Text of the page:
Presently, Mike and Tyrus come around a corner toward them through the little walkway between the trailers. After Ziegler has greeted him, Mike calls out to the guys to gather up. A young James Urbaniak type in a green vest gets there first, adorably standing at attention; I regret that the camera's too far back for us to see if he literally clicks his heels together as he takes his place. The rest soon join them...except one guy with an asymmetric haircut, pulling his first pint at the bar. "That means you too," Mike wearily calls. "Kai," says Ziegler, embarrassed. Kai nods, hair flopping, filling a second glass. "Over here, Kai," says Mike, in a very coachly tone suggesting that if he has to summon him a fourth time, Kai's going to be doing laps. "Enough!" snaps Ziegler, in German. Kai finally looks up. "For what they are paying you, you'll listen," Ziegler barks. Kai slams the first stein on the bar and showily saunters over carrying another.


We don't yet have a name for the guy behind Kai giving him a savage side-eye, so for now let's call him Tarek, for he is the male, German me. Mike goes over the facilities: there are four bedrooms in total, and it's up to the crew to work out their sleeping arrangements: "I assume you're all friends, and I don't really want to hear about it if you aren't." The kitchens work and are stocked with essentials, but the guys can add anything they want to the shopping list. Each house has a phone that goes directly to Mike or one of his staffers: "Anything you need, call." "So when do the girls get here?" murmurs -- you guessed it -- Kai. Even the better behaved guys can't help smirking at the question, though it earns him a head cock of even more paternal disappointment from Ziegler. Mike looks Kai up and down, taking his measure before telling him, "Anything within reason." Kai nods cheerfully and takes another sip of his beer. "Any more questions," says Mike, not really asking, and not really to the room at large, as he stares straight at Kai. No one has anything else, so Mike tells them to take some time to relax: "Work starts tomorrow night." Bets on whether all the beer's gone by then?

Mike heads for the exit, Ziegler following (and addressing him as "Michael," which is very cute). "They are good boys," says Ziegler quietly, falling into step with Mike. "Once the work begins, they focus. I'll see to it."


Mike doesn't look convinced, but he doesn't argue. Ziegler moves on to complimenting their setup and thanking Mike for it. "All right," says Mike, of course unable to take a compliment. "You need anything to make this go better, you let me know." They shake again, and we see the security Mike's put in place at the only door in or out: he stands in the path of a closed circuit camera, and the door opens. He passes through to a little airlock, waits, and the door to the outside opens. Mike crosses through the dusk from the warehouse to a trailer, where two security officers are watching the action on the security cameras. Not much is going on yet: the guys are farting around at the bar and basketball hoop and kicking a ball around the soccer pitch. Mike goes to a corkboard, where there's a Polaroid of each guy with his name Sharpied onto it; he points to Kai's and advises the nearest security guy to keep an eye on him. I look forward to seeing Mike smack the sass out of Kai's sexy, sexy mouth.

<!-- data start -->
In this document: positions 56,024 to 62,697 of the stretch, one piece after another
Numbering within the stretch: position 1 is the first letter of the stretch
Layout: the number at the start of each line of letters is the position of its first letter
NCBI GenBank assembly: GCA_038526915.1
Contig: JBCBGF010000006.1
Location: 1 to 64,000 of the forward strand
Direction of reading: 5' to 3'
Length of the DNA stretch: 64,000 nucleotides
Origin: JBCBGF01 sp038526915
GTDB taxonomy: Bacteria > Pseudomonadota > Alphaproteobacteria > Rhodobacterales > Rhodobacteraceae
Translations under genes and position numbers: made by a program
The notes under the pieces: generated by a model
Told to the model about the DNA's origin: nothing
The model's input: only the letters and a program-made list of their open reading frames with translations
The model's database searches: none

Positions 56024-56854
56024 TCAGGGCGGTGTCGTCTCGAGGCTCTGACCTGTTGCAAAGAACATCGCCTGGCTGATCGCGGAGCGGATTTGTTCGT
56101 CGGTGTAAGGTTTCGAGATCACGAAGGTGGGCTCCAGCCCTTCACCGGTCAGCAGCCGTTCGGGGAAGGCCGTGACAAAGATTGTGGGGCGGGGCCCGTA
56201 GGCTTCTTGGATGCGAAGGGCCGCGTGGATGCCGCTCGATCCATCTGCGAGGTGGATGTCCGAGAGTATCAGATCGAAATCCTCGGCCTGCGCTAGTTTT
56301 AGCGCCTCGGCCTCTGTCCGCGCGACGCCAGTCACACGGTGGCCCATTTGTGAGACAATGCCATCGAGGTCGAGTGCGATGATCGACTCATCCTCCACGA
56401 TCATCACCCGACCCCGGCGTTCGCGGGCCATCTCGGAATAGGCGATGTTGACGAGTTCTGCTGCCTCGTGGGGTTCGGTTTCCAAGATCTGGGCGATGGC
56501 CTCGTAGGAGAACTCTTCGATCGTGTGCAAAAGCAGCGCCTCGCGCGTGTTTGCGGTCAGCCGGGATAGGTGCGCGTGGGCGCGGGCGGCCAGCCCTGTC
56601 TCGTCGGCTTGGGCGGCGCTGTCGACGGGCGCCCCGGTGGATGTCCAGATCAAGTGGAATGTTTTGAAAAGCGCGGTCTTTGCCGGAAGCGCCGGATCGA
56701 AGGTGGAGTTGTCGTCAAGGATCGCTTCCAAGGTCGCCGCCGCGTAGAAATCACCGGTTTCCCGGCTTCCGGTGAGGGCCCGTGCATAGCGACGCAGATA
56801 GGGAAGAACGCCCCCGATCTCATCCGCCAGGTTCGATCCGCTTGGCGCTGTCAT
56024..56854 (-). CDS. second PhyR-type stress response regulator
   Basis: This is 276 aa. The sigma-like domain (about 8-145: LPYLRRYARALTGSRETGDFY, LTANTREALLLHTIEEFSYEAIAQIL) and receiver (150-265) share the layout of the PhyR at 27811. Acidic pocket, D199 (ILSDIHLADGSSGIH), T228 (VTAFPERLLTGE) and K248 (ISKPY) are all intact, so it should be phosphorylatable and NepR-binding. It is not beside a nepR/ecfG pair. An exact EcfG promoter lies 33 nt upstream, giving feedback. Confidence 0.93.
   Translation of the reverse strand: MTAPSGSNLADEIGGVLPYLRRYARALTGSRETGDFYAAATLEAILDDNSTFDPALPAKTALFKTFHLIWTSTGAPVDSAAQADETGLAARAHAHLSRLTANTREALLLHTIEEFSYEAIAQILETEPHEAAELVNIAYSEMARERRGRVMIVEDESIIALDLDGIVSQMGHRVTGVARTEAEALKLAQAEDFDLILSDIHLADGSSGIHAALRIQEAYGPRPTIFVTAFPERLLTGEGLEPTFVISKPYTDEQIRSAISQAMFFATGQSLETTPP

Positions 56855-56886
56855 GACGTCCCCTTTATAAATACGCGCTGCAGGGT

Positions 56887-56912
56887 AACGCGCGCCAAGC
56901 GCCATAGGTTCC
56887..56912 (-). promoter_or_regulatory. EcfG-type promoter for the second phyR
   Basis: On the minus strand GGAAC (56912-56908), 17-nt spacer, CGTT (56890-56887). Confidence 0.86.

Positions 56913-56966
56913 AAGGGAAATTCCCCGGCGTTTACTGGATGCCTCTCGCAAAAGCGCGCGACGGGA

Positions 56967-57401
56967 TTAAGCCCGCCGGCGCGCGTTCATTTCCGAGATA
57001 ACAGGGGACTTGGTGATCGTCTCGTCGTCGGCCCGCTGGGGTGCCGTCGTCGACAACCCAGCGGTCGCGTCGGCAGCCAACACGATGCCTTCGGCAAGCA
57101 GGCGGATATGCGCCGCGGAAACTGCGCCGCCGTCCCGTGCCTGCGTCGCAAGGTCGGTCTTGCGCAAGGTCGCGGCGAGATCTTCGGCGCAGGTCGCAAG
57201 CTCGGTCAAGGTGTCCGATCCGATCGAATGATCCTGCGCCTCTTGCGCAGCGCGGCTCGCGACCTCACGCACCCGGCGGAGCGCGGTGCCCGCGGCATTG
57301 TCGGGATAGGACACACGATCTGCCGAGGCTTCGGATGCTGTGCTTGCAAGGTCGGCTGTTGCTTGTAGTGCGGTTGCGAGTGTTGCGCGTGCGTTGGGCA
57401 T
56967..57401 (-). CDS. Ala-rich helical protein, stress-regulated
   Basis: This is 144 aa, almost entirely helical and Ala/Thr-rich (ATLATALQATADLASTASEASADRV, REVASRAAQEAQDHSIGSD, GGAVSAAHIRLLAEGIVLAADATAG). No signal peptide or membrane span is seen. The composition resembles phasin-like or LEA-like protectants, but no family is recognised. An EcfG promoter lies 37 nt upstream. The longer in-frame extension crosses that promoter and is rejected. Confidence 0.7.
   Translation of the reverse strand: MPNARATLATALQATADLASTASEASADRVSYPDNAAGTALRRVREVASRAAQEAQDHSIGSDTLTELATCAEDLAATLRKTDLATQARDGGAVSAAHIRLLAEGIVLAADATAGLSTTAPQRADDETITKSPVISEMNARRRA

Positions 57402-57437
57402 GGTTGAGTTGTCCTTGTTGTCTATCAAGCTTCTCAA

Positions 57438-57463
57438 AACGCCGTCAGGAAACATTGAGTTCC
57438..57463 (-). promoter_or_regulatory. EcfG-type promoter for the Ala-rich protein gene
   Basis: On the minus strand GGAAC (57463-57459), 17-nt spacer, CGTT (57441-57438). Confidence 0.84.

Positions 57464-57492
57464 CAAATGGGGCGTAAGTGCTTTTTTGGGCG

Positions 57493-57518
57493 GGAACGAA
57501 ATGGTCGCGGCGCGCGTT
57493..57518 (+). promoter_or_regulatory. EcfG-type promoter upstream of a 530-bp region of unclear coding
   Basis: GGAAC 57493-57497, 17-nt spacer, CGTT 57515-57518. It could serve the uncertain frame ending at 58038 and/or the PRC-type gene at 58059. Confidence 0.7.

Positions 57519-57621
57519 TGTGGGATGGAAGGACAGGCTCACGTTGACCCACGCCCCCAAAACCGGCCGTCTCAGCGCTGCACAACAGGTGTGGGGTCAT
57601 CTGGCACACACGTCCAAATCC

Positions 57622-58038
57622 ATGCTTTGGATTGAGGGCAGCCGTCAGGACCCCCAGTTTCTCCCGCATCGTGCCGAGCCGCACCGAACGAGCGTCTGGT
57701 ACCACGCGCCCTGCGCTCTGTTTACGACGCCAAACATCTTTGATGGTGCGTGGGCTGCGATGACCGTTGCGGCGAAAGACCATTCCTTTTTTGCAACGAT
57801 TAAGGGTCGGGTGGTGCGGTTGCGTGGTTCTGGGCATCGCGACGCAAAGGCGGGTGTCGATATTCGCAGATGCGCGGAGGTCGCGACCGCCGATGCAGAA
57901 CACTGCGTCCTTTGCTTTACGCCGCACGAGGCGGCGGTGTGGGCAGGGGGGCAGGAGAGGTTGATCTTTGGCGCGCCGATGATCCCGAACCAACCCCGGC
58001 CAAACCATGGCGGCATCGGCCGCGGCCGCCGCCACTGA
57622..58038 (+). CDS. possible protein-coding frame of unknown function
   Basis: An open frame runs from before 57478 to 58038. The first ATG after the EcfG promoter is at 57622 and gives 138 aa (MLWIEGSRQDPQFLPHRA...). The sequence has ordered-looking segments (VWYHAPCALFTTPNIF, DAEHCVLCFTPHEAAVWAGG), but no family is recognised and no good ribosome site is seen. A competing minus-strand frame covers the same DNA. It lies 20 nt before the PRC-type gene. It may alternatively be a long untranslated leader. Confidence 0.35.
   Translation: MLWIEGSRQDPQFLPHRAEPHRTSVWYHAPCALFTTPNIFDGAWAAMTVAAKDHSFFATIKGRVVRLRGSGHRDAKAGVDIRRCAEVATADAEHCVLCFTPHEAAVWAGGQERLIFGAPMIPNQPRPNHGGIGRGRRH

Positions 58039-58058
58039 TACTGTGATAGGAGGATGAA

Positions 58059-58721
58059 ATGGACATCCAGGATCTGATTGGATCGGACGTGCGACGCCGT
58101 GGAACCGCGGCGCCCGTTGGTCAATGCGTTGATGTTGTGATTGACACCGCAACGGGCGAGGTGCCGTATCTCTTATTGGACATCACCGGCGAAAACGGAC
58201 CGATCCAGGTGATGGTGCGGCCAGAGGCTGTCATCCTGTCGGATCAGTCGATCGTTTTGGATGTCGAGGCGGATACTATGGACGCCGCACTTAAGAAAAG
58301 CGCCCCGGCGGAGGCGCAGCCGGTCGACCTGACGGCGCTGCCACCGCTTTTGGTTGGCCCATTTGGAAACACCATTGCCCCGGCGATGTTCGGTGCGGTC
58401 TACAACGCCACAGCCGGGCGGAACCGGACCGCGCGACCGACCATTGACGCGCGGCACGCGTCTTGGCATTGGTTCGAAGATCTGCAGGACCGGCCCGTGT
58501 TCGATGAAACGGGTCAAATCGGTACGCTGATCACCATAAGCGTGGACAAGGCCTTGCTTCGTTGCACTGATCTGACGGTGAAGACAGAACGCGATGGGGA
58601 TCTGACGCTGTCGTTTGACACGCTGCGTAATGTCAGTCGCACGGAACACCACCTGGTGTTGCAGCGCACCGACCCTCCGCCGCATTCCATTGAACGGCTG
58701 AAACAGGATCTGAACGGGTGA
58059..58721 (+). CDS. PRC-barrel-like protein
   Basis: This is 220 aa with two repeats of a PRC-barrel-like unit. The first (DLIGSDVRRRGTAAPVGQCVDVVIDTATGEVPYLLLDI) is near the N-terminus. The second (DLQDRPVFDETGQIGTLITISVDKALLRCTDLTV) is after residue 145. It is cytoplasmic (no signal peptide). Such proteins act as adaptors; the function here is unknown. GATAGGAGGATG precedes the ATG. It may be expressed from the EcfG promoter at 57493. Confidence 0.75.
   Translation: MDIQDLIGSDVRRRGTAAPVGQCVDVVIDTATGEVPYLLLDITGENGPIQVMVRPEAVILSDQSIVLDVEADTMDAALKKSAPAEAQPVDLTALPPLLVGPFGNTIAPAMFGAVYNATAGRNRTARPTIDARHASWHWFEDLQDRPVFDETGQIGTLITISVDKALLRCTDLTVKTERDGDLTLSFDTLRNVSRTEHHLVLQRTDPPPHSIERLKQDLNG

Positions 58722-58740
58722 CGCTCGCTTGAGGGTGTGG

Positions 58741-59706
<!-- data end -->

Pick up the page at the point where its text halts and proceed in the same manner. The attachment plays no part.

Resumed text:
After night has fallen, Jimmy parks at the laundromat and surveils the Dicksmack Gang in his rearview mirror. The camera cuts to a shot of Jimmy in his dirtbag tracksuit, gripping his steering wheel and breathing hard as he psychs himself up. With one final two-handed slam on the wheel, Jimmy gets out of the car and stalks toward the teens, holding up his hands in front of him as he assures them he comes in peace: "I'm just here to make a deal." The dyed-blond one -- whose name, per IMDb, is Peewee -- asks what kind. "Look, fellas, we-- We got off on the wrong foot," says Jimmy meekly. "I'm sure you saw me out here selling my wares, and you thought I was just some rube, out looking to score a quick buck and just begging to be rolled, but guys: I'm thinking long-term. I see a real need in this community for safe, affordable, untraceable phones, and I'm ready to fill it." "Wah wah wah," says Scooter, the one with short, dark hair. Jimmy states that he's switching to straight talk: "I need to be able to sell my phones without worrying about getting ripped off. I'm proposing if you let me sell my phones without hassle, I cut you in. Say a hundred bucks every night that I'm out -- and that's money for literally doing nothing." The kids look at one another, silently weighing the offer, and then Peewee turns back to Jimmy to ask why they wouldn't just take all of it. This is a real crooked take on the marshmallow test! Patiently, Jimmy says he's giving them a chance at "reliable, consistent profits." If they roll him again, he'll stop selling, and then they lose a revenue stream. The teens share another look, and then Peewee just straight demands that Jimmy hand over everything he's got, immediately. "I'm trying to make money for all of us, here," says Jimmy feebly. "Just work with me." Scooter repeats Peewee's order. Jimmy urges them to expand their thinking, but Peewee's got a switchblade, and feels Jimmy talks too much. "All right," says Jimmy wearily. "All right, we've got a man of action."